City Spotlight | Tai Shing Stream: Nature's Kaleidoscope (Part I)
A Philosophical Trek Through the Wilderness
Everyone needs to escape sometimes. Nothing could prepare me for this kind of escape. Nature like this does wonders for the brain. Finding truth and solitude in the diversity of Hong Kong's natural landscapes is that token of privilege most urban dwellers rarely ever realize. Some may live all their earthly minutes here and never see what I saw. Nor perhaps will they ever. Knees hum, hands sting, I repeat the eat-sleep recovery cycle like a car battery in hunger mode—at peace with myself, the earth, and death.
"All the streams carry the wisdom of the forest to the lake, and over there, silence replaces the noise." — Mehmet Murat Ildan
Hong Kong is a marvel of country parks and conservation. About 38% of the land is divided into 24 country parks for outdoor recreation. Look at the map; it's mostly green. Tai Shing Stream is where I was this past weekend. It's one of nine streams with easy access points for hikers looking for that next hit of solitudinal bliss.
But that doesn't mean it was easy, and oh boy, was this a special one.
The stream's freshwater source falls from the heavens, the city's highest peak or natural "water tower," Tai Mo Shan. The streamflow then gathers into the mighty, yet serene Shing Mun Reservoir, previously Sha Tin Bay before the reservoir was completed in the 1930s.
The name of the artificial lake in Chinese translates to "Jubilee Reservoir," so titled after King George V's Silver Jubilee in 1935. However, the term has rightfully fallen into disuse since colonial times, now befittingly just Shing Mun Reservoir.
Towering above the reservoir is Tai Mo Shan, an inactive volcano from the Jurassic period that to this day continues to emit warm air through cracks in the rocks. Below, the surrounding area is strewn with volcanic rocks composed of coarse ash and crystal tuff. Mother Nature's warm Shing Mun Country Park embrace hugs the reservoir as it cradles dozens of pools and waterfalls of which we were out to chase.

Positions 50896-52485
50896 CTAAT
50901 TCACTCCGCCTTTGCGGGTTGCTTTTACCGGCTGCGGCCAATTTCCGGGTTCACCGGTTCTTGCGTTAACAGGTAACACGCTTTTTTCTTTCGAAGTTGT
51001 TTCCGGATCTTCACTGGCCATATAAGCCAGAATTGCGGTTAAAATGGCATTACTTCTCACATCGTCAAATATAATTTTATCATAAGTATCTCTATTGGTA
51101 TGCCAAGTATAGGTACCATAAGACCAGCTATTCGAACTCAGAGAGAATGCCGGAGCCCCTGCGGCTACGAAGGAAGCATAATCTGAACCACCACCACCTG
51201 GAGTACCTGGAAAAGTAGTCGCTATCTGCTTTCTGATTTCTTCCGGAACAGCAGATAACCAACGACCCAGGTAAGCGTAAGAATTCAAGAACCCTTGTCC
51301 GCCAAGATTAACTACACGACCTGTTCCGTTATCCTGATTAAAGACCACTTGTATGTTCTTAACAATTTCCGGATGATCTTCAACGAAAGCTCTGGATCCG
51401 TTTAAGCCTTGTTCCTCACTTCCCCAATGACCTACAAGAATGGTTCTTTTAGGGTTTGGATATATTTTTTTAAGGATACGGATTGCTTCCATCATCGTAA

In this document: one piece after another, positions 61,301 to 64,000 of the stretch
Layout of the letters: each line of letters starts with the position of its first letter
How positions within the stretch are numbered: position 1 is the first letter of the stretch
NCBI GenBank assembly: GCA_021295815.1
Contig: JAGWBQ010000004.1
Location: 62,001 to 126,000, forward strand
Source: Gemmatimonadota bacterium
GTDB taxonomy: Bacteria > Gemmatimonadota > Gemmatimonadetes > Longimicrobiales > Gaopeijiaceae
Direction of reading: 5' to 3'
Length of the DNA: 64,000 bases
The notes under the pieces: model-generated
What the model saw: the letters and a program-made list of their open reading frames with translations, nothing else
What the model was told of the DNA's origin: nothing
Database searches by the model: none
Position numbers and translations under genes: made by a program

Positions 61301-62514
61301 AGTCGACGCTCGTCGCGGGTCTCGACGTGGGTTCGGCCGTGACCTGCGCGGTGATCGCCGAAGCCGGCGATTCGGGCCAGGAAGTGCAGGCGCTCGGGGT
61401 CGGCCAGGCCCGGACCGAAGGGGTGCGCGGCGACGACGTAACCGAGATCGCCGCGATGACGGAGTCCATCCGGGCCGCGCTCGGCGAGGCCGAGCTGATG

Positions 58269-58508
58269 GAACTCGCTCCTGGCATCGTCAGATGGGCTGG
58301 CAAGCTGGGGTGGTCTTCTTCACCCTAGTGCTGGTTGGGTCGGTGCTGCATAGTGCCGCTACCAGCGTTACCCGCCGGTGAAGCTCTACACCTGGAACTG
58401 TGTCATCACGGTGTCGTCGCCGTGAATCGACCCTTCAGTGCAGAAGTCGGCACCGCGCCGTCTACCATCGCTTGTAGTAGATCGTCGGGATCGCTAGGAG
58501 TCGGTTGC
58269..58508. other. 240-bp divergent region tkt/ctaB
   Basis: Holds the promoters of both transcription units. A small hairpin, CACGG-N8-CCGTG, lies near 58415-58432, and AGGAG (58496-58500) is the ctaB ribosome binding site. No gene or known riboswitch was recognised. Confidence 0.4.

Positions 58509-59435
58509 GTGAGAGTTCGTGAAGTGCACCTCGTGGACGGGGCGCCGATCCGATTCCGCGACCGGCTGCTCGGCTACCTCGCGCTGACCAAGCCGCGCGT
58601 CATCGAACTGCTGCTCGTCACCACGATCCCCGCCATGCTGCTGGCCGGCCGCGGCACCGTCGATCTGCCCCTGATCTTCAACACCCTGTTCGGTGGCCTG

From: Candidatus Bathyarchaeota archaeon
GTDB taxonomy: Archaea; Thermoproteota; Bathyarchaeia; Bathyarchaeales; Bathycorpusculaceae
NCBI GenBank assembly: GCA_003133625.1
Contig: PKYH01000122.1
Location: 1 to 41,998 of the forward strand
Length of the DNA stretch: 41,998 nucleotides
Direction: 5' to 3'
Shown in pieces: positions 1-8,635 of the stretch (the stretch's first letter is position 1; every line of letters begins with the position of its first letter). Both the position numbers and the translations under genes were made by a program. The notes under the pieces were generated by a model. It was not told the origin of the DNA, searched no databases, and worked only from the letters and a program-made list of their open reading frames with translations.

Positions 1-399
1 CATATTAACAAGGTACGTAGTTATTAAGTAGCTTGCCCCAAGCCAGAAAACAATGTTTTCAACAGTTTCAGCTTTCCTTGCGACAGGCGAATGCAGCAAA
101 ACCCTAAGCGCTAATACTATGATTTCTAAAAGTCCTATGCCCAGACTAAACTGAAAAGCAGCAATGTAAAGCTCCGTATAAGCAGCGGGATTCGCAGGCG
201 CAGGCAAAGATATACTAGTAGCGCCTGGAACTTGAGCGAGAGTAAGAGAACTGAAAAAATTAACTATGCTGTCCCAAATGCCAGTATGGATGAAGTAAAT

Picture yourself in a time travel bubble floating above the park several hundred years ago. The area is dense with unspoiled forestation and very few breathing humanoids to destroy it. Now imagine ancient China roughly between 1646 and 1659. A Southern Ming loyalist, Li Wanrong, leads a coterie of a thousand strong settlers into mid-17th Century New Territories. Li establishes a tributary tax system for all the splintered local villages and households. He even erects a fortress in the lower regions of the Shing Mun River valley.
For a brief time, this new community thrived. But then came The Great Clearance of 1661, an edict from Emperor Shunzhi of Qing to evacuate all coastal areas of China to fight the anti-Qing movement based in Taiwan. Soon the directive was extended to Xin'an County, including modern-day Shenzhen and Hong Kong. When the ban lifted in 1669, many Hakkas settled, establishing rice fields and pineapple plantations. By the early 20th Century, there were seven mainstay villages in the area.
As he would refer himself, J.B. Browne is a half "foreign devil" living with anxiety relieved by purchase. HK-born Writer/Musician/Tinkerer.
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